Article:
OECD Framework collects and automatically exchanges crypto asset transaction data. It includes crypto exchanges, brokers, and ATM providers.
Indian crypto exchanges praise OECD’s new tax reporting framework despite a drop in trade volumes. They hope the OECD’s Crypto-Asset Reporting Framework (CARF) would push India to define its own laws and decrease taxes, reviving the crypto sector.
This is India’s first effort at non-tax regulations. Once OECD norms are in place, India would follow, said WazirX vice president Rajagopal Menon.
The framework collects and automatically exchanges crypto asset transaction data. It includes crypto exchanges, brokers, and ATM providers. Individual and corporation consumers must identify themselves for due diligence. It directs crypto asset businesses to disclose to local authorities.
CARF was founded as the crypto sector grew. In January, the industry’s market capitalization reached over $3 trillion before plummeting. When a record year, 80-90% of trade volumes vanished after the government imposed a 30% tax on virtual assets.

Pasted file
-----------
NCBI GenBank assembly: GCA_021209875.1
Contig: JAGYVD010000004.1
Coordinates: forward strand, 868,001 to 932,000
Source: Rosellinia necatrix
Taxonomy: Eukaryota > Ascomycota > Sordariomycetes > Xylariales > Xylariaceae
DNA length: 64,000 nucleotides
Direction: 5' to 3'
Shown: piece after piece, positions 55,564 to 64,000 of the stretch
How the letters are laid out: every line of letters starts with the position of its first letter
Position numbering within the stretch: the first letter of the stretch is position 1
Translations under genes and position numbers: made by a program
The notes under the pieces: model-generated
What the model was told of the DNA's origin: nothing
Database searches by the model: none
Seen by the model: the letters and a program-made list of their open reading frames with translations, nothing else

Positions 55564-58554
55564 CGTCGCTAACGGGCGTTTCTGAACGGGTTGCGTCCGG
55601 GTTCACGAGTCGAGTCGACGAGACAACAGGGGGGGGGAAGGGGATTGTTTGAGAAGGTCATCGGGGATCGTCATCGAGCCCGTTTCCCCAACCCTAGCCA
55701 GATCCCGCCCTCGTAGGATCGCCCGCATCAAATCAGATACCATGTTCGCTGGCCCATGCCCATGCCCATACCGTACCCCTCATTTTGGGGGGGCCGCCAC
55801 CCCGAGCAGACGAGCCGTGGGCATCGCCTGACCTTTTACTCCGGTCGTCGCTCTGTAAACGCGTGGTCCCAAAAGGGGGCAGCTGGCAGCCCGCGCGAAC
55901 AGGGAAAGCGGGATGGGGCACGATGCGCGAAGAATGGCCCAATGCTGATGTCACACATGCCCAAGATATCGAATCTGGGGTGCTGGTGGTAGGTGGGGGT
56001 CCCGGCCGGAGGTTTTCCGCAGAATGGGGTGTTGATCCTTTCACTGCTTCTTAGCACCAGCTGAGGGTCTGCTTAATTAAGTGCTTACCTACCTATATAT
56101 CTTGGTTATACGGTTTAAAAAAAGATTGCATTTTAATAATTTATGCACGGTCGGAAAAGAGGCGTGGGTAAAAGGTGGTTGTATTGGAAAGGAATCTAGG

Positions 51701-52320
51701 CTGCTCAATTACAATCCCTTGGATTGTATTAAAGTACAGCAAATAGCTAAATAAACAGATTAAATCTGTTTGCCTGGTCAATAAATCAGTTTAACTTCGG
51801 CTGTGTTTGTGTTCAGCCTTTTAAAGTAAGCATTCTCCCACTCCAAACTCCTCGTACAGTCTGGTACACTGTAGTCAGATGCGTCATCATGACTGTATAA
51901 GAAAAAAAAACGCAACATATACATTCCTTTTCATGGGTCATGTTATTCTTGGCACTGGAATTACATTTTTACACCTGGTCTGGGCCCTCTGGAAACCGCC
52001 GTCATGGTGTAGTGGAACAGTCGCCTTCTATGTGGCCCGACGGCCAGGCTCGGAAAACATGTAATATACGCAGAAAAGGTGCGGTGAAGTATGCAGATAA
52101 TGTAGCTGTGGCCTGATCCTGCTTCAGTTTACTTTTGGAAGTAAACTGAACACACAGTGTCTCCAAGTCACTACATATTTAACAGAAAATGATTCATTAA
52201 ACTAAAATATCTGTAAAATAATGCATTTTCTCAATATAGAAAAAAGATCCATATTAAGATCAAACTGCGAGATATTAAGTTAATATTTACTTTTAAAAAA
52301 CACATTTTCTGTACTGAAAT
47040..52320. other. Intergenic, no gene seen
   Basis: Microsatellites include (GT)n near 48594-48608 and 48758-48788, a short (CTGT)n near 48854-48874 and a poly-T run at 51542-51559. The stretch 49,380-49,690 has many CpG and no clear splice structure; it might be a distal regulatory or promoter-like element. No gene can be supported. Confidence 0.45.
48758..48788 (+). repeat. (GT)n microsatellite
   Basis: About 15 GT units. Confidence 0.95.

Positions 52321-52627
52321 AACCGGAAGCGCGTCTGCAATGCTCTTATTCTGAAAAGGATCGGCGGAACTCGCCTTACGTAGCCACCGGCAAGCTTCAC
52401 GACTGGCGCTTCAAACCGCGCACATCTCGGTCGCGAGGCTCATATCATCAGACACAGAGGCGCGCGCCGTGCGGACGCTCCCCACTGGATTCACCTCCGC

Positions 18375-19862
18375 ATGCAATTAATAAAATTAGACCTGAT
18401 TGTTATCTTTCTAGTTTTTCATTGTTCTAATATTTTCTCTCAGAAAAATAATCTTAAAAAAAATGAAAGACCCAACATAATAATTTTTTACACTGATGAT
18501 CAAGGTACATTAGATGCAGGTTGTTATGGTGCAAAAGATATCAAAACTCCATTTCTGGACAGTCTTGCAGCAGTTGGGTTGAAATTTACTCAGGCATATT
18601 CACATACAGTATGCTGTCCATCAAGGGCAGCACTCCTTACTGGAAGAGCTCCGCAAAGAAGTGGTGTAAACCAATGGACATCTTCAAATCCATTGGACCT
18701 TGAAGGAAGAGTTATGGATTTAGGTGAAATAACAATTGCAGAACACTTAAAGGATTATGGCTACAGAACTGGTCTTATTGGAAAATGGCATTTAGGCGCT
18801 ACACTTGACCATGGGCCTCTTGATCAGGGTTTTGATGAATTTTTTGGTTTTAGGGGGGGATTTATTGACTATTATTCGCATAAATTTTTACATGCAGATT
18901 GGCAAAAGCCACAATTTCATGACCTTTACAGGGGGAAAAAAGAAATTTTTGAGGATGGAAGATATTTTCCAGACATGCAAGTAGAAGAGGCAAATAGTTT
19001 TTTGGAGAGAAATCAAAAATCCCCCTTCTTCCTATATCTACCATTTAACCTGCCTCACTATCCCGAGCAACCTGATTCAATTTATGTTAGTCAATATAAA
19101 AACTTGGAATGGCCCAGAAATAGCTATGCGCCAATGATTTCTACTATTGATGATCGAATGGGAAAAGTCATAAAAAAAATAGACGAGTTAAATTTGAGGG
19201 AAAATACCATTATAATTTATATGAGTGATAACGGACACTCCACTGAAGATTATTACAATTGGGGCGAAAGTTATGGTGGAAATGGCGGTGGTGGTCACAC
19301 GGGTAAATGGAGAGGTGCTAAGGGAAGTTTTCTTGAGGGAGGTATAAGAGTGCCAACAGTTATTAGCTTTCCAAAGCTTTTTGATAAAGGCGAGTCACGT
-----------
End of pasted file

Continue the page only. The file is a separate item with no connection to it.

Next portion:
Many individual investors moved to overseas exchanges after 1% TDS was added to every transaction. Ashish Singhal, Co-founder and CEO of CoinSwitch Kuber, claimed the company was ahead of the curve in developing a reporting system. Later this year, India will be the G20 president. It’s a chance to develop policies that make India competitive and boost innovation.
Singhal said we may also learn from the OECD’s concept of “relevant assets.” “While some wealthy countries have crypto legislation and frameworks, the sector requires a worldwide standard. Crypto is a disruptive technology that might affect enterprises worldwide, he said.
Disclaimer: The information provided in this article is for informational purposes only and should not be construed as financial or investment advice. Cryptocurrency investments are subject to market risks, and individuals should seek professional advice before making any investment decisions.